IBS statistics are more difficult to find simply because the symptoms of IBS are so varied that it makes it hard to determine precisely who has it compared to other conditions which cause similar symptoms, such as lactose intolerance or irritable colon. Many people also do not report their symptoms officially, meaning that statistics are likely even lower than those reported by those who have had it diagnosed by a doctor.
It affects between 10-15% of adults in North America alone. Whereas many diseases affect many different races and genders, it seems to affect women more often than men; at least statistics show that women are 2-3 times more likely than men to experience it, affecting about 21 million women and roughly 9 million men. Data also shows that has also affected one ethnicity more than others. Americans of African descent are up to 3 times more likely to have it than those of other races. IBS data, therefore, suggests that IBS is a disease that mainly affects Caucasians and those of a darker skin tone or race. IBS statistics do not, however, specify which gender within these two main categories IBS affects the most.
Which symptoms bother women versus men?
It seems as if there are different sets of symptoms related to each gender because it is likely that IBS affects the genders differently. Data shows that women have complained more of nausea, diarrhea, and abdominal pain than men. In contrast, men were more likely to experience constipation, gas, and bloating.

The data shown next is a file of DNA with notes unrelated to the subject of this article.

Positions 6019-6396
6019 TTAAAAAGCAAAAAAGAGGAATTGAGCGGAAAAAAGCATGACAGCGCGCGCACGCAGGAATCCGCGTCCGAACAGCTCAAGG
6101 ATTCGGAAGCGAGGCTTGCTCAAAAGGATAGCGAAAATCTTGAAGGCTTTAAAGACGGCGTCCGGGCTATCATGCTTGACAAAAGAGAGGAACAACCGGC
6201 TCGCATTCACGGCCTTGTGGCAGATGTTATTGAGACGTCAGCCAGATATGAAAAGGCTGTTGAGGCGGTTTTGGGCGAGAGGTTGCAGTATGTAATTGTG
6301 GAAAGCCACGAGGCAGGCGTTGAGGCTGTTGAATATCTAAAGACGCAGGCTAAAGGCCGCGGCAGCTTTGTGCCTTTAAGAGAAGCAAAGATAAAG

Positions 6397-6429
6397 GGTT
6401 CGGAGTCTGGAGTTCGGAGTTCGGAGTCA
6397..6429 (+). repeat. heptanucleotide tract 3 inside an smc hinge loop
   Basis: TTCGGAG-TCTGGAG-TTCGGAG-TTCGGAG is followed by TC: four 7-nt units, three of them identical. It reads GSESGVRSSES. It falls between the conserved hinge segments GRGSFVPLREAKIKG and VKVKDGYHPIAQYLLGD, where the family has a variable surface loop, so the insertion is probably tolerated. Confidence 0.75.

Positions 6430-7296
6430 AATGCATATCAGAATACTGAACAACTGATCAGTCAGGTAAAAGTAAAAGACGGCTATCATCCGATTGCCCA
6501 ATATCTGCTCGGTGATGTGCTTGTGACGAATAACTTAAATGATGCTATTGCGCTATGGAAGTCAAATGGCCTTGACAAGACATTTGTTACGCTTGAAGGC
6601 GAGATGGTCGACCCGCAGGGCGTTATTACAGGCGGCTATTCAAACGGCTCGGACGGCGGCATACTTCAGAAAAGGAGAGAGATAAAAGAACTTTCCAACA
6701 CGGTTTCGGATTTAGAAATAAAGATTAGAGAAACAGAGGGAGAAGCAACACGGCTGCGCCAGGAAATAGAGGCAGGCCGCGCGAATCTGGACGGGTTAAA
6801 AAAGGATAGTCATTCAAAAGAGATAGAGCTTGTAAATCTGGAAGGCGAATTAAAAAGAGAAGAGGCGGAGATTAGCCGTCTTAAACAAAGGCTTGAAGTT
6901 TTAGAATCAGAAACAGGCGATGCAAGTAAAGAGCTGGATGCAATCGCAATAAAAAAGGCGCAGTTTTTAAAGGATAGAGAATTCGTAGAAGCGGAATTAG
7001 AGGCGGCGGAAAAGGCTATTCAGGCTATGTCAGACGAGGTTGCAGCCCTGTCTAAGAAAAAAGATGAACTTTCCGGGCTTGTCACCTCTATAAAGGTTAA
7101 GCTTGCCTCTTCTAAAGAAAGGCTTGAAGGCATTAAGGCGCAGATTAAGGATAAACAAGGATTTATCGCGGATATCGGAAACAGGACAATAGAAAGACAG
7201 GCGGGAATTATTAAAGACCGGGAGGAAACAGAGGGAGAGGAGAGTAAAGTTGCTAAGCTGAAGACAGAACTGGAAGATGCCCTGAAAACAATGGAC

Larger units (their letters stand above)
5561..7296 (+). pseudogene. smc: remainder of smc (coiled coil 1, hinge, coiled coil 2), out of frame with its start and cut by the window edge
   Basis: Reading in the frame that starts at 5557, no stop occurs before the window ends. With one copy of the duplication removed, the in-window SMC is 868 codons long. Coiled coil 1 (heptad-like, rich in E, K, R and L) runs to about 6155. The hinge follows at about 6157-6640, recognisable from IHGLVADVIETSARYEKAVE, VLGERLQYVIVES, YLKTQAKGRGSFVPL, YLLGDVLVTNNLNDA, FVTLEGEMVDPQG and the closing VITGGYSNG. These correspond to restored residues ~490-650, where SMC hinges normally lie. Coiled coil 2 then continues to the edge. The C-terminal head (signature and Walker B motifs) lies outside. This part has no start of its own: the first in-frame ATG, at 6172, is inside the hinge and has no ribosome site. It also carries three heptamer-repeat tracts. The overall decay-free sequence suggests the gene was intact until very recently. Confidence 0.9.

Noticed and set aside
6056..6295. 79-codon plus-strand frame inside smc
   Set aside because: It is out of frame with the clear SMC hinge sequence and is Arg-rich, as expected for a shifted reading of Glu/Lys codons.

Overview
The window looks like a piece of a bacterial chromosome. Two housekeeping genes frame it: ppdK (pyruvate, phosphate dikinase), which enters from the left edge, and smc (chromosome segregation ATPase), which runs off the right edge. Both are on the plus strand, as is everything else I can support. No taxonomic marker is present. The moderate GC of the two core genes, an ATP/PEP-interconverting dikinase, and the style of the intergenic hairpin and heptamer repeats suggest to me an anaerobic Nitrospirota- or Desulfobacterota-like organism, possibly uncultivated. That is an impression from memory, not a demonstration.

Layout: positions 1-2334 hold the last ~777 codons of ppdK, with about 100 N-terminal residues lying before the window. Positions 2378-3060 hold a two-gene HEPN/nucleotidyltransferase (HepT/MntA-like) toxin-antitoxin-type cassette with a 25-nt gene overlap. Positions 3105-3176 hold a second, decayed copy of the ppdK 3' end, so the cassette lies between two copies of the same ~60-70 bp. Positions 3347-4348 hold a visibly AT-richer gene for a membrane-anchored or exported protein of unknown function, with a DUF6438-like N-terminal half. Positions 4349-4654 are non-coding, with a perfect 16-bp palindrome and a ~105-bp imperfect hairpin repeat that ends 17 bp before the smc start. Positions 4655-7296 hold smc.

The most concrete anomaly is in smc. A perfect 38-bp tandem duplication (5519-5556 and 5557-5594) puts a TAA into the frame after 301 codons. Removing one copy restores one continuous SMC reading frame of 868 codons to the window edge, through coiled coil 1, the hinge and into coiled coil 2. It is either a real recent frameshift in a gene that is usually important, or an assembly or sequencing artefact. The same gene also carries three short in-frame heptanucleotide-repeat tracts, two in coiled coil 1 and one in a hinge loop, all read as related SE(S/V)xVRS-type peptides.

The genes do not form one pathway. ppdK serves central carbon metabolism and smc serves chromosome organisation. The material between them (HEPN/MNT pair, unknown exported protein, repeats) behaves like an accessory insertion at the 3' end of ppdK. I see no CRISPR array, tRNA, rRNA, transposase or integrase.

What age group is most affected by IBS?
Statistics show that it becomes more prevalent among adults after 40. Approximately 20% of all cases occur in people between the ages of 20-30 years old, whereas about 28% of all cases occur in people between the ages of 40-50 years old. This data suggests that it mainly affects adults but can also affect children if they do not alter their diet accordingly when having symptoms. Data does not necessarily indicate that it affects children more than adults but that it could affect anyone.
What country suffers from IBS more than the others?
Data shows that it is reported in people of different ethnicities living worldwide. However, Americans seem to write it more often than the rest of the world. Statistics show that it makes up about 25% of chronic bowel disease cases reported in North America. In contrast, other parts of the world only show 14% of cases related to bowel complaints. This data suggests that it is reported mainly by Americans and not people from other countries around the globe, which may be because Americans are more likely to seek help for their symptoms or simply because they experience
IBS more than people are living elsewhere in the world. However, IBS data and IBS statistics show this to be untrue because it occurs all around the world and not just in America.